ex machina

i liked the movie. i liked the style of it, the contrast between the vast outside spaces and the claustrophobic hidden ground where AI and human interact. i liked the natural pivots of the narrative, the pithy philosophical bombs dropped here and there for the audience to pick up and chew on. (ever tried eating a bomb? you get your mind blown. hehe.) i liked how self-contained it is, limited to a space, a few (perfectly cast) characters, that artificial construct of the turing test.

but this isn’t a review. it’s a processing. i’m not really in the mood to write a real review, so don’t read this unless you’ve already seen the movie.


so let’s sum up the plot thus: man creates machine. man contains machine. man plays/ messes/ fucks around with machine and fellow man. fellow man and machine scheme to get the best of man.

no one seems to be innocent of a hidden agenda.

and let’s skip to the heart of the matter: what are we afraid of? sci-fi is the most paranoid fiction out there, it’s usually a way to grapple with tech phobia, and moral/ ethical dilemmas. that classic setup of playing at being god, and of creating the instrument of one’s own destruction. (“is it strange to have made something that hates you?” asks every kid of a shitty parent.)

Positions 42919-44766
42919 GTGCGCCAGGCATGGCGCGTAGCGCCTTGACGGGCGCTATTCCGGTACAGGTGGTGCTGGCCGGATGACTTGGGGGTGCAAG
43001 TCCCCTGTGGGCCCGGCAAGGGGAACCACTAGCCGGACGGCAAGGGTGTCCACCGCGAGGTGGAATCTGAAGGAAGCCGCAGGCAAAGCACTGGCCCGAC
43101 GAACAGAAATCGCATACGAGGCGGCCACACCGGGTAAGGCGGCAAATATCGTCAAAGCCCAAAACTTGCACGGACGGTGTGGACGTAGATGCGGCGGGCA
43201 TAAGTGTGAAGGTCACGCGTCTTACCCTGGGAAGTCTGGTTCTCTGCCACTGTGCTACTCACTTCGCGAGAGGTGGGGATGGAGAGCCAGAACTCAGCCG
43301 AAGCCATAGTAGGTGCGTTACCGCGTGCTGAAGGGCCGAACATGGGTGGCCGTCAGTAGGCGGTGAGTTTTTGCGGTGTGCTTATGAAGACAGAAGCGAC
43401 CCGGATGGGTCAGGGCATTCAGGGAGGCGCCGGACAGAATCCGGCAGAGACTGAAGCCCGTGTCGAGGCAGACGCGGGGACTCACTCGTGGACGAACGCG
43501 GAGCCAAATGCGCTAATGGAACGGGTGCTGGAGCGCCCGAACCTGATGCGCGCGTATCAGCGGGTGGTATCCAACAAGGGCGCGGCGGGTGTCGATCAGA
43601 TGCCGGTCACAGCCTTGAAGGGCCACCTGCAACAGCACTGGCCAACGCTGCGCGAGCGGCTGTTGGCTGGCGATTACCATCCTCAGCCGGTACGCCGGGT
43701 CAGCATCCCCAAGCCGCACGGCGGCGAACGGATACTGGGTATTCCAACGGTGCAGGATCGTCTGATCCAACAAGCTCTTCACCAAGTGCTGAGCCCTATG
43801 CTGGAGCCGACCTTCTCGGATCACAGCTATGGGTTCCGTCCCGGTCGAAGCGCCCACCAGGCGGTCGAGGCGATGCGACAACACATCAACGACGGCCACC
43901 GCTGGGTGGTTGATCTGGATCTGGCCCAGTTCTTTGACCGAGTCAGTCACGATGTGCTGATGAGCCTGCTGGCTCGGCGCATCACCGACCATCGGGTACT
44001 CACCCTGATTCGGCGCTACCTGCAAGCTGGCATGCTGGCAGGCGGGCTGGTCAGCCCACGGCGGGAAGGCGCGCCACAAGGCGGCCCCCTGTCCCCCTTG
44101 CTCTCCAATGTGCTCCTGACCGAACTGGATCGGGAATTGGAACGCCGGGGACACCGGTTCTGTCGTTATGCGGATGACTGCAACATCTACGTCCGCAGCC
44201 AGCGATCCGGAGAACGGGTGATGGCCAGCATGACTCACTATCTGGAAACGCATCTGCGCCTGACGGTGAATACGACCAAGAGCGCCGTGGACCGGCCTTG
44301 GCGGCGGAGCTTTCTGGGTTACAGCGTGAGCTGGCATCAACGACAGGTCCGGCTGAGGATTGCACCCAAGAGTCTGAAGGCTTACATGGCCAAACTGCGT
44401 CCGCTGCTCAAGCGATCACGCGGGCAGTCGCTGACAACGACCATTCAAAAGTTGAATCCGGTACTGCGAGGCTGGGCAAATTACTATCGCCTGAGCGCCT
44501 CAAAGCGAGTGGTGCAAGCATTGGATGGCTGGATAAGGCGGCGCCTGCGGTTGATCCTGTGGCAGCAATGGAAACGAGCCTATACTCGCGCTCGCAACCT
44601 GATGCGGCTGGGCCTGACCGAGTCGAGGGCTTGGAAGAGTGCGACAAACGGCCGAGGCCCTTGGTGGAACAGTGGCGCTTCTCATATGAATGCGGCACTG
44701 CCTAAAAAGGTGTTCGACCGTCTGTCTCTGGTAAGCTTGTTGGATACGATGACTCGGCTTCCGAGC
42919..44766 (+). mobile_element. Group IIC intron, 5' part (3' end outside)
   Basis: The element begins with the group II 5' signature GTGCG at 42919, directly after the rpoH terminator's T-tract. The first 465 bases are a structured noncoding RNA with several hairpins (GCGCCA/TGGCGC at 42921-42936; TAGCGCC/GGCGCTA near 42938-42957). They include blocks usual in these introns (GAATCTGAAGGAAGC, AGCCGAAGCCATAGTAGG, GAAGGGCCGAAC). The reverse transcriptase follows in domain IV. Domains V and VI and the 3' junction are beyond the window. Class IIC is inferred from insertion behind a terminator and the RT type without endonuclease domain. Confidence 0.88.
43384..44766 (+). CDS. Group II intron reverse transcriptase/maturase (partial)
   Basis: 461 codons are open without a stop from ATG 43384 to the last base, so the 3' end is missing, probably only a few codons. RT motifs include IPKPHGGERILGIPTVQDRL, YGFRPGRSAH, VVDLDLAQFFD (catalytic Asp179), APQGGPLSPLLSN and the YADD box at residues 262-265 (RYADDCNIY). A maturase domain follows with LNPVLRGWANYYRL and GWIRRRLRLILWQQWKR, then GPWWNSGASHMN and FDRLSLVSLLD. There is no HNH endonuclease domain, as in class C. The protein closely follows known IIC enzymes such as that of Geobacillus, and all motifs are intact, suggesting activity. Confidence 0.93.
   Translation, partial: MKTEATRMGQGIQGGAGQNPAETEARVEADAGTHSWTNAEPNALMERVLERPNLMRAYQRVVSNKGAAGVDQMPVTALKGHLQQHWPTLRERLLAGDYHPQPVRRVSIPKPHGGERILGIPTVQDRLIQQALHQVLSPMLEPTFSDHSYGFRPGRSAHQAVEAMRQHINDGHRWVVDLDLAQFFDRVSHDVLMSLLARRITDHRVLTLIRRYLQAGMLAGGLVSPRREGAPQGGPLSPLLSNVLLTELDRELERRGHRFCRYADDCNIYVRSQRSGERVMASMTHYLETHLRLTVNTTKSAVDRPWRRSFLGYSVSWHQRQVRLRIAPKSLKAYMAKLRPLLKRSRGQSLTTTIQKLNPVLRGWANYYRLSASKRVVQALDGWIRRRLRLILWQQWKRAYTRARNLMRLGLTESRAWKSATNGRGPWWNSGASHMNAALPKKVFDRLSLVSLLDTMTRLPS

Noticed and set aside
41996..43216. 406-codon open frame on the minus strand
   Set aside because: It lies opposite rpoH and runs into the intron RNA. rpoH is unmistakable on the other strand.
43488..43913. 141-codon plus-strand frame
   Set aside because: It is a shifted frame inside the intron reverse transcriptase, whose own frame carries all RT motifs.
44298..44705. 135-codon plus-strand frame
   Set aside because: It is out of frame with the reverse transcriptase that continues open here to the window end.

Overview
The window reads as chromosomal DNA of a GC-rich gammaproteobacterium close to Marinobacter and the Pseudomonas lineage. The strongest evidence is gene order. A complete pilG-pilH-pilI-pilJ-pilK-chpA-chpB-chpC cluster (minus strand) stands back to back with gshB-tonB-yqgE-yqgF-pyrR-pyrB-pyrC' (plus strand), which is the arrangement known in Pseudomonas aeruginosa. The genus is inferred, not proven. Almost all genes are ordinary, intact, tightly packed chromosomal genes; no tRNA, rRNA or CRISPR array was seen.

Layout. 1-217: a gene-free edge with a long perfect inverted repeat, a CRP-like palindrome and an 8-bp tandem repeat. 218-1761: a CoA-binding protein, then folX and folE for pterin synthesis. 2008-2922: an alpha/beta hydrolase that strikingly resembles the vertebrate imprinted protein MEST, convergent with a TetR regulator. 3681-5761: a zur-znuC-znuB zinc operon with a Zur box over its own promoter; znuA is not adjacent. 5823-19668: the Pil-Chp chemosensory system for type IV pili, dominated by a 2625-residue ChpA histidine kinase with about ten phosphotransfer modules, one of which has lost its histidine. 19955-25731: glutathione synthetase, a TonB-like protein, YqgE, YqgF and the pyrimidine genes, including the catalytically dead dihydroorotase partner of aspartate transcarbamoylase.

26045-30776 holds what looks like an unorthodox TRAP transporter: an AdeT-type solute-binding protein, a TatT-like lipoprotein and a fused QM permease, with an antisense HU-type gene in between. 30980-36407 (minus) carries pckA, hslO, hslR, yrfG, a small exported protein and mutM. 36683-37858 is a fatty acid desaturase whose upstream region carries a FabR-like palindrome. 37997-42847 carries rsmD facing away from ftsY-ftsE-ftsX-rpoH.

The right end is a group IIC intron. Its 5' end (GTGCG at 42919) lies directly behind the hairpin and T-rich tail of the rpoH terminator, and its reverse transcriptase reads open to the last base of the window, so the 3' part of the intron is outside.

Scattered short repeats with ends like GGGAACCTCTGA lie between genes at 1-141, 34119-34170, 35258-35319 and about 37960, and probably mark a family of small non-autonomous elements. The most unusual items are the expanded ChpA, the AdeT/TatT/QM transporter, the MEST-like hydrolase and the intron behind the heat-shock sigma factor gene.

we’re familiar with the paranoia over AI: it’s not just that they will take over, that humans will be superfluous, but that humans will be bested, in the worst way. (“one day the AIs are going to look back at us, upright apes, all set for extinction.”) that we would create the perfect sentient machine but only something that passes for human, aping emotion, and lacking perhaps a soul. if we overstep ourselves by creating something almost-but-not-quite-human, we’d probably create a rebellious monster (hi mary shelley!) who reflects our fears back…maybe acts on that fear by lashing out. a creature even more callous than its creator.

someone so flawed ought to create something in their own image: flawed as well.

take the term “artificial” in AI. google the definition of root word artifice: “clever or cunning devices or expedients, especially as used to trick or deceive others.” so intelligence here can be liberally interpreted as a deceptive intelligence, a cunning sort of cleverness. and yet, it may just be enough to gain the caged being what they want. survival? revenge? freedom?

alex garland already gives you a clue with the title: ex machina. could be a play on deus ex machina, that plot device where an intervention helps the hero extricate himself from an untenable situation. but garland takes the god out of the machine, or the god out of the equation. *drumroll* what’s left is the machine, the creation, the machination.

no gods, just monsters. and fallible men.

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